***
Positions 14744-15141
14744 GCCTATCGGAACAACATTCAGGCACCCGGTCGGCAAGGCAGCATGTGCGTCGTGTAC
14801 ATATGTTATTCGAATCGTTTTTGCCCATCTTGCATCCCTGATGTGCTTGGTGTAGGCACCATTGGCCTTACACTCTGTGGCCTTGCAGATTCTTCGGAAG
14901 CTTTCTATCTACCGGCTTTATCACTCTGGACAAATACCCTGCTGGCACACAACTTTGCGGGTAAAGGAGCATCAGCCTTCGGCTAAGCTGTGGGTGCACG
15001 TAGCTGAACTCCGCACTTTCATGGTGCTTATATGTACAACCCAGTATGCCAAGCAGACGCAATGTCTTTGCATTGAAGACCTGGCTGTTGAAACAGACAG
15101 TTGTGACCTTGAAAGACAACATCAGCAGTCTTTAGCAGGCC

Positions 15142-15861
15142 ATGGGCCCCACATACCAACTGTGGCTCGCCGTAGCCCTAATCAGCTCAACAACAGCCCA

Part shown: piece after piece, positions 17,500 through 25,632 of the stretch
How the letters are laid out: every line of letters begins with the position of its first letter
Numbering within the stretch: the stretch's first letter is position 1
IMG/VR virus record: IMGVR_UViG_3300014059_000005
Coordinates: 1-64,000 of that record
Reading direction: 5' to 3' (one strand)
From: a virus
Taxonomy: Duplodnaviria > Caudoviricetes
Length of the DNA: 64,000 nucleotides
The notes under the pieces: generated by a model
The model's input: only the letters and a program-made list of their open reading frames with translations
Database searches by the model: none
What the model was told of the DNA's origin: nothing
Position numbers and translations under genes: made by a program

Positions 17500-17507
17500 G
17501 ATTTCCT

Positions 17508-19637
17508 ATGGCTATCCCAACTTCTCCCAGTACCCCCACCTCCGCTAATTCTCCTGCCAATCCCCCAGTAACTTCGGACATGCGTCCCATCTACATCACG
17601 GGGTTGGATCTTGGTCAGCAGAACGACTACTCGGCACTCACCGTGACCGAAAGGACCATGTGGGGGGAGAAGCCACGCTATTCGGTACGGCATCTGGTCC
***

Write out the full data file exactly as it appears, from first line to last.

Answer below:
Positions 14744-15141
14744 GCCTATCGGAACAACATTCAGGCACCCGGTCGGCAAGGCAGCATGTGCGTCGTGTAC
14801 ATATGTTATTCGAATCGTTTTTGCCCATCTTGCATCCCTGATGTGCTTGGTGTAGGCACCATTGGCCTTACACTCTGTGGCCTTGCAGATTCTTCGGAAG
14901 CTTTCTATCTACCGGCTTTATCACTCTGGACAAATACCCTGCTGGCACACAACTTTGCGGGTAAAGGAGCATCAGCCTTCGGCTAAGCTGTGGGTGCACG
15001 TAGCTGAACTCCGCACTTTCATGGTGCTTATATGTACAACCCAGTATGCCAAGCAGACGCAATGTCTTTGCATTGAAGACCTGGCTGTTGAAACAGACAG
15101 TTGTGACCTTGAAAGACAACATCAGCAGTCTTTAGCAGGCC

Positions 15142-15861
15142 ATGGGCCCCACATACCAACTGTGGCTCGCCGTAGCCCTAATCAGCTCAACAACAGCCCA

Part shown: piece after piece, positions 17,500 through 25,632 of the stretch
How the letters are laid out: every line of letters begins with the position of its first letter
Numbering within the stretch: the stretch's first letter is position 1
IMG/VR virus record: IMGVR_UViG_3300014059_000005
Coordinates: 1-64,000 of that record
Reading direction: 5' to 3' (one strand)
From: a virus
Taxonomy: Duplodnaviria > Caudoviricetes
Length of the DNA: 64,000 nucleotides
The notes under the pieces: generated by a model
The model's input: only the letters and a program-made list of their open reading frames with translations
Database searches by the model: none
What the model was told of the DNA's origin: nothing
Position numbers and translations under genes: made by a program

Positions 17500-17507
17500 G
17501 ATTTCCT

Positions 17508-19637
17508 ATGGCTATCCCAACTTCTCCCAGTACCCCCACCTCCGCTAATTCTCCTGCCAATCCCCCAGTAACTTCGGACATGCGTCCCATCTACATCACG
17601 GGGTTGGATCTTGGTCAGCAGAACGACTACTCGGCACTCACCGTGACCGAAAGGACCATGTGGGGGGAGAAGCCACGCTATTCGGTACGGCATCTGGTCC